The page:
ATA chief Graves says despite its many challenges, trucking sector is well-positioned for future
October 09, 2012 - LM Editorial
It is well known that the trucking industry faces many challenges and obstacles. That is pretty much an understatement.
And at this week’s American Trucking Associations (ATA) annual Management Conference & Exhibition ATA President and CEO Bill Graves laid out all the issues on the table in a wide-ranging keynote address.
Not surprisingly, the ATA chief pointed to Washington as a major culprit for many of the industry’s concerns on a few different fronts, including: a sluggish economy; a “very dysfunctional federal government”; and how the currently assembled government “isn’t capable of getting the job done.”
Also high on the list of trucking industry concerns were regulations, namely CSA, HOS, and EOBR.
Here is what he had to say about CSA:
“We still believe that CSA is fundamentally the program that will make travel on the nation’s highways safer. But it must be implemented and managed in such a way as to instill confidence with the industry that our ‘buy in’ to the program will make our companies stronger and not be penalized by inaccurate data or misrepresentation by the shipping community or the media.”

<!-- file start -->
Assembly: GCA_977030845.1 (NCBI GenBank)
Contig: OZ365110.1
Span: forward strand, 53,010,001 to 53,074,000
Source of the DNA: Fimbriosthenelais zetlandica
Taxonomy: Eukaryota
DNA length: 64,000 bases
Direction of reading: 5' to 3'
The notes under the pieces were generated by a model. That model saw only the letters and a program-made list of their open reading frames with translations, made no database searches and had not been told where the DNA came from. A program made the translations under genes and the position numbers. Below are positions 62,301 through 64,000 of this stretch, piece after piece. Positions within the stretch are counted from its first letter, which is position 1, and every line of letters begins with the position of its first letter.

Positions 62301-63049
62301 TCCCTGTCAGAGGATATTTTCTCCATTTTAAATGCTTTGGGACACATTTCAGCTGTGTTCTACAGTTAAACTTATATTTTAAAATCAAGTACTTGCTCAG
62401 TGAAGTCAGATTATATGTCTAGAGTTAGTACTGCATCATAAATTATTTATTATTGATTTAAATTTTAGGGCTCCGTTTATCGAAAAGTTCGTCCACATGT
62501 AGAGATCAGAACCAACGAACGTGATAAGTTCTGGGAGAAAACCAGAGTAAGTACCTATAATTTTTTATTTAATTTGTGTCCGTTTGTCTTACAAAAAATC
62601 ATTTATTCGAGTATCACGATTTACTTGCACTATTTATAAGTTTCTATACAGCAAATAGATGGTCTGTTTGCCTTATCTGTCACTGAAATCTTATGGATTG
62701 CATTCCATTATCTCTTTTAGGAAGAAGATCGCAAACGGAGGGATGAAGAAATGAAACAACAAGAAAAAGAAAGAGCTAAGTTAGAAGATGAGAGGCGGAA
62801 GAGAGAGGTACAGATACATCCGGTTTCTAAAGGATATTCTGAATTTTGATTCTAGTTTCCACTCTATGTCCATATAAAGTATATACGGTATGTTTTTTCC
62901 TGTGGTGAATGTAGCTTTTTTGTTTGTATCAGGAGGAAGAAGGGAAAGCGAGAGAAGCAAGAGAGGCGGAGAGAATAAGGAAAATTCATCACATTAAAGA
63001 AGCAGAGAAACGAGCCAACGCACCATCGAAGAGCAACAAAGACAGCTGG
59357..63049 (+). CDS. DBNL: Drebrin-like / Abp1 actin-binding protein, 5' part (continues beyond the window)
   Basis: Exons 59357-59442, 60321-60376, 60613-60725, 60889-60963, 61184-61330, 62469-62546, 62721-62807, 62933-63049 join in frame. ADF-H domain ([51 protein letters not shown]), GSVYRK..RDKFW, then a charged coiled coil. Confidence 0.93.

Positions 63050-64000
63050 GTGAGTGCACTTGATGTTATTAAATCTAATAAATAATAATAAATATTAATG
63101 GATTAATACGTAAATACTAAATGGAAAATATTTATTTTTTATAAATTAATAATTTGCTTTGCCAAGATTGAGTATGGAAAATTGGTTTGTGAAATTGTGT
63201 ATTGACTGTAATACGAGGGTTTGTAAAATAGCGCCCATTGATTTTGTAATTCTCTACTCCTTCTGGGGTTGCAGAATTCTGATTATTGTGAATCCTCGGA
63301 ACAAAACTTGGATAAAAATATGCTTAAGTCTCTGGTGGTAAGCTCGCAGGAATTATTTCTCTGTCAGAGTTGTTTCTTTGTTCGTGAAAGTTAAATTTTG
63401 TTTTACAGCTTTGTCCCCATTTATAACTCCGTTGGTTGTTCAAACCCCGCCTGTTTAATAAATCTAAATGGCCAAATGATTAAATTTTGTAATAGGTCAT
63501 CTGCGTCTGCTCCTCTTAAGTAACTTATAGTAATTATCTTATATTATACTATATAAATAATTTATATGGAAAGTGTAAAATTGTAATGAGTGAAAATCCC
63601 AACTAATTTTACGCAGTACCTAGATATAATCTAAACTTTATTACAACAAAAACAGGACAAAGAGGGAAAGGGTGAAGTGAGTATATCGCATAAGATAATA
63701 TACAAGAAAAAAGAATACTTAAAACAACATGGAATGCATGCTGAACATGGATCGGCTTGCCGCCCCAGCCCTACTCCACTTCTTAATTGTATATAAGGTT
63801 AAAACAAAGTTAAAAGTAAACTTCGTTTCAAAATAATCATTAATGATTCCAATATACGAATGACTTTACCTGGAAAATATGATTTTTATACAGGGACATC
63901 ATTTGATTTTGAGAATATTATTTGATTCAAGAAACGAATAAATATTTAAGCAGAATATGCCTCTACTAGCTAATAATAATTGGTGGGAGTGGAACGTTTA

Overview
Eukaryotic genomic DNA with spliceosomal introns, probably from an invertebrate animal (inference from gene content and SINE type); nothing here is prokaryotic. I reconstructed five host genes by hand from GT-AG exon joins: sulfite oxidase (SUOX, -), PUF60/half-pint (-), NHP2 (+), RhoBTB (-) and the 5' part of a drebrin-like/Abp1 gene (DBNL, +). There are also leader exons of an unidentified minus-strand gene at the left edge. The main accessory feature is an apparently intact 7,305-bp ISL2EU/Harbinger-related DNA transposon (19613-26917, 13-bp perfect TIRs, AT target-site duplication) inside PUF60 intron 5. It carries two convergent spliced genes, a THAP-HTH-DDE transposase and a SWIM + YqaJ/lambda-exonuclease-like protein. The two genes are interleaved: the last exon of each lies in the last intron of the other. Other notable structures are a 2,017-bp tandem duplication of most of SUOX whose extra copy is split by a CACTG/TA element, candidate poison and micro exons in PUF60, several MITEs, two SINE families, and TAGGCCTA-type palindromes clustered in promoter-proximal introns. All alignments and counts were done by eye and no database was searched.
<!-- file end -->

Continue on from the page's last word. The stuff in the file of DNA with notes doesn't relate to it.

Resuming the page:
Harsh? Maybe. But definitely true, save for that media part anyhow.
In addressing HOS, Graves explained that the current rule was getting the job done effectively (the new HOS rule scheduled to go into effect in mid-2013) and said the changes were the result of “political pressures brought to bear from the White House rather than the FMCSA believing further change was necessary or could be justified.”
Other industry challenges cited by Graves included the truck driver shortage, the weak economic recovery, insufficient federal support for infrastructure, tolling increases, and increasing fuel prices.
Even with these various challenges, Graves said trucking is on a strong road for future growth, commenting that “the essentiality of the industry and the demand for freight movement by truck—a growing demand for freight movement by truck—is unquestioned. The long-term macro outlook for trucking has never been better, but the near-term micro view continues to be very challenging.”
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